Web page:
You can either have more end speed or get a more direct response in low gears, you can't have both when u change things around.

Most stock bikes are well balanced and unless you are a very experiencd rider with a specific goal behind changing elemantary parts like that you should just stay away from those and leave them the way they are.
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Old 06-19-2006, 08:07 PM   #73
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So I read the first post and have tried to wheely. Only first gear. Anyway I finally got it pretty consistant. I have been able to wheely it when i approach the power band then let my clutch in slightly then out as i hit the throttle. Works good. Tried just throttling it but no luck just goes fast. I'm not interested in pullin' them for a long time just wanna bring the front up for a few seconds. IT IS FUN! 06 zzr600 same as 02 zx6r.

Ok so I tried some more today after work and had much more luck just throttling it with no clutch. I get it to about 7000 and let the throttle close and then whack it open, now we are talking.
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Old 07-13-2006, 06:46 PM   #74
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need some extra tips here - did everything the post said.. got goin in first... kept weight stable and gripped the tank with my legs... got up to my powerband.... quickly opened up the throttle to full blast.... and the bike came up FAST and looped me right off....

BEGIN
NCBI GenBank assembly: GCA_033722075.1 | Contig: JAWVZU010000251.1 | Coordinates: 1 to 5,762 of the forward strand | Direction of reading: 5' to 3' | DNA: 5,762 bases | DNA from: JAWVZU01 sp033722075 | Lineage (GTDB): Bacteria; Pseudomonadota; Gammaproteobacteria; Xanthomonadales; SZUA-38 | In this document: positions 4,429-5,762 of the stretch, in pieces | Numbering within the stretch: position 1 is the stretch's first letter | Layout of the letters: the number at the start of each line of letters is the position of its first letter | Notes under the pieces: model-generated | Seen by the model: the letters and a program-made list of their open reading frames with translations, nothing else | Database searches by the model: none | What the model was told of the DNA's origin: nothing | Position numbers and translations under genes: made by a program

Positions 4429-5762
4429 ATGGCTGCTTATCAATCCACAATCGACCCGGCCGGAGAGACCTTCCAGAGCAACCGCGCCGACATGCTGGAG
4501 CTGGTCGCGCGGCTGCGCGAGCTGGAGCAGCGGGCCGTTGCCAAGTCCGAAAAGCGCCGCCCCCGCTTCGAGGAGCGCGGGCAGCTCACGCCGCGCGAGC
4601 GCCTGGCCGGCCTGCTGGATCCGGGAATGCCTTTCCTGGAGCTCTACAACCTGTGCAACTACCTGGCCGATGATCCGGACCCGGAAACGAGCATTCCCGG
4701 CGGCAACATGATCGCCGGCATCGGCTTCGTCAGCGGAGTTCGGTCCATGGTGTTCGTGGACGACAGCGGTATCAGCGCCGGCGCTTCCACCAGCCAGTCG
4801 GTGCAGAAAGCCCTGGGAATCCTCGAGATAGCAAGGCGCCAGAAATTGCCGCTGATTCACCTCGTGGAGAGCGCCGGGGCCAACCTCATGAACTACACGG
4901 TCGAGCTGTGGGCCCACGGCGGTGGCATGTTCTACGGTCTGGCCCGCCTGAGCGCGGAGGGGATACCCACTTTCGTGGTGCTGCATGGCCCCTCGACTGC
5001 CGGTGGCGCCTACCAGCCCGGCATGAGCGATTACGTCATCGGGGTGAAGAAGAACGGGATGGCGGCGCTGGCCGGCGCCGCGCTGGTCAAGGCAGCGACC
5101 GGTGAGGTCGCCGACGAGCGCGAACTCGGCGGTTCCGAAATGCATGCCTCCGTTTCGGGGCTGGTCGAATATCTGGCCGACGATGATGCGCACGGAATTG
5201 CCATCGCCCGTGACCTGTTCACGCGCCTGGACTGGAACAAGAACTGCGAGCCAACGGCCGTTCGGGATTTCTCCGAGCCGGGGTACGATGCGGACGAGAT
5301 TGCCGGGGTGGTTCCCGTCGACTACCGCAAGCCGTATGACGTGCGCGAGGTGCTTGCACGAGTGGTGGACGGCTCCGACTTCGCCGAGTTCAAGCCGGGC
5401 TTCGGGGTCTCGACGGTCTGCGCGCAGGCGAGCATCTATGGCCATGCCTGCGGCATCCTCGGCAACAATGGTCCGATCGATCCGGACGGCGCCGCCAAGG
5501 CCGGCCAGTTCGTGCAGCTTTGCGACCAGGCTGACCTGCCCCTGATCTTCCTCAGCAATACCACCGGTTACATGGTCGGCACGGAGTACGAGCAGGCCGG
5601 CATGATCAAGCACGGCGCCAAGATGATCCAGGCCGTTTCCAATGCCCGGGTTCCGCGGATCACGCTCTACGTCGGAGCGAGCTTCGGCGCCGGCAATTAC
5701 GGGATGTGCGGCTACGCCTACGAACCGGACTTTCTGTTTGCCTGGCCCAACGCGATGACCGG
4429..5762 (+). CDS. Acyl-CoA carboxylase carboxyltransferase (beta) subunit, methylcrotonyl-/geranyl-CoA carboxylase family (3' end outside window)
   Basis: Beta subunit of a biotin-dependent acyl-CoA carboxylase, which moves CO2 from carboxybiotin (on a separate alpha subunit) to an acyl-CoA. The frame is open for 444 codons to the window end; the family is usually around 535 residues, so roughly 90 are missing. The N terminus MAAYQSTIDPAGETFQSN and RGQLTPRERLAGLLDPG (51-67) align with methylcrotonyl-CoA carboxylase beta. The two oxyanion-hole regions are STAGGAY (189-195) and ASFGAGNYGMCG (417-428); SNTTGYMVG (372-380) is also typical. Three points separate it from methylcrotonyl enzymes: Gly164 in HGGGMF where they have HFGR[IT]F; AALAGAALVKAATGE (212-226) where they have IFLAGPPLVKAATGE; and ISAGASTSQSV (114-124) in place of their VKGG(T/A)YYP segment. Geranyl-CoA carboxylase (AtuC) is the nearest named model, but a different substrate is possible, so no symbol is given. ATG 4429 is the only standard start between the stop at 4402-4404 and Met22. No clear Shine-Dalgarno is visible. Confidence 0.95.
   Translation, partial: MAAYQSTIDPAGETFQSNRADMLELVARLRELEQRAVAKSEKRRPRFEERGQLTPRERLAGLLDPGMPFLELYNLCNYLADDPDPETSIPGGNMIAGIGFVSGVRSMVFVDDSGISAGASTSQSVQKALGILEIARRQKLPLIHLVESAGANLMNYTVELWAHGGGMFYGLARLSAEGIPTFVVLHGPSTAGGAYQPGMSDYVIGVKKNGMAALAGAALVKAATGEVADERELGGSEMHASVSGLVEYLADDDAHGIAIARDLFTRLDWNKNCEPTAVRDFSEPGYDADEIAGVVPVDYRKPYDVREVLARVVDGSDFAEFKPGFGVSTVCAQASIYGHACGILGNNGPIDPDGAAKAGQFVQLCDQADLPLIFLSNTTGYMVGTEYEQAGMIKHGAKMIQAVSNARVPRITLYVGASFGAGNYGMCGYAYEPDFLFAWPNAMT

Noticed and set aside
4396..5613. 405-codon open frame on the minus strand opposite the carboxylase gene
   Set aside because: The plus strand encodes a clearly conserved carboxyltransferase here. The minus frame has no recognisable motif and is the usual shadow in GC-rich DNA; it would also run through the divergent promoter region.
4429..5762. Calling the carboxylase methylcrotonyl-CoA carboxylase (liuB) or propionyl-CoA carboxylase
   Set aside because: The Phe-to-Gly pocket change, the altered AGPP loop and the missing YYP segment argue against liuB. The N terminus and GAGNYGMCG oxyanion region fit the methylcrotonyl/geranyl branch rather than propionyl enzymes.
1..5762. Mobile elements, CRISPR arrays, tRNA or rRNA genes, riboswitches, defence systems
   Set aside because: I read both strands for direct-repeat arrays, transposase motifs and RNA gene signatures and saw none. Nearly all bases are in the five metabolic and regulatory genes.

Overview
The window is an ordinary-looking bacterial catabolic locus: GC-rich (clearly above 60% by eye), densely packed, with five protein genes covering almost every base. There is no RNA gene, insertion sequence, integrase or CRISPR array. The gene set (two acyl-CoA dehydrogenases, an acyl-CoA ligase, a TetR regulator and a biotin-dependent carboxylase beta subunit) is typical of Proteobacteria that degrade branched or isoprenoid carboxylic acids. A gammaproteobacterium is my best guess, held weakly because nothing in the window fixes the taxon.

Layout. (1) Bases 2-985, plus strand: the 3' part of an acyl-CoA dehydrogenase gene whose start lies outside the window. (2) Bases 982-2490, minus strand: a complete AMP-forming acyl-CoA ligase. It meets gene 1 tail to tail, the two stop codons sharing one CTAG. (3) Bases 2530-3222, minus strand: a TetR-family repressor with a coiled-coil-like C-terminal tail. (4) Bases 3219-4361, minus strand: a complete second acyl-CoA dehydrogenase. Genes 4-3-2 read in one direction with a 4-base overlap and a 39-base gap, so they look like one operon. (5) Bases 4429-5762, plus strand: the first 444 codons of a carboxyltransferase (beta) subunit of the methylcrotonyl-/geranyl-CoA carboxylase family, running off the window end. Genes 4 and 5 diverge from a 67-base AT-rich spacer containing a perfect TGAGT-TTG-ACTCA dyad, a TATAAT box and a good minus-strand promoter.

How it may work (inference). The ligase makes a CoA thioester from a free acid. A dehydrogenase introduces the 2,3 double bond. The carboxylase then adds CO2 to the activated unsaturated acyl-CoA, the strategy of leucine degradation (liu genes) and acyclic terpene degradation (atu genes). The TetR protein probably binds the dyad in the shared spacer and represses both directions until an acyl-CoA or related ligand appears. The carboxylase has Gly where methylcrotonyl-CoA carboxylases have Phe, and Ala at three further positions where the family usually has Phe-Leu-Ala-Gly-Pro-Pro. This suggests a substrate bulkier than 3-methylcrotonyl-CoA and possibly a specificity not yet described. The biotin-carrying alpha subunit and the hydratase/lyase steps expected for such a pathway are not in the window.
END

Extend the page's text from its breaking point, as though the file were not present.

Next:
i went down and watched the bike wheelie on its tail for a sec then come crashing down on its side. i did this in a parking lot by myself btw. everythings fixed now, but what did i do wrong?

could it have something to do with the lowdown torque of the sv? or is there a better way than actually opening the throttle all the way that quickly?
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Old 07-13-2006, 07:02 PM   #75
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it's actually a lot safer to get the front wheel up BEFORE you hit the power band. Horsepower is your enemy, Torque is your friend. When you hit the powerband, that's when HP kicks in. Depending on how big you are, you probably don't need to open the throttle all the way. The SV is a fairly torquey bike.

Also, you say that you "watched the bike wheelie on it's tail for a sec then come crashing down on it's side." That means you fell off, the bike didn't loop out. Body position is something I can't harp on students about enough. It will save your bike, and your butt.

Cover the rear brake next time you try doing a wheelie. Oh, and make sure someone else is with you.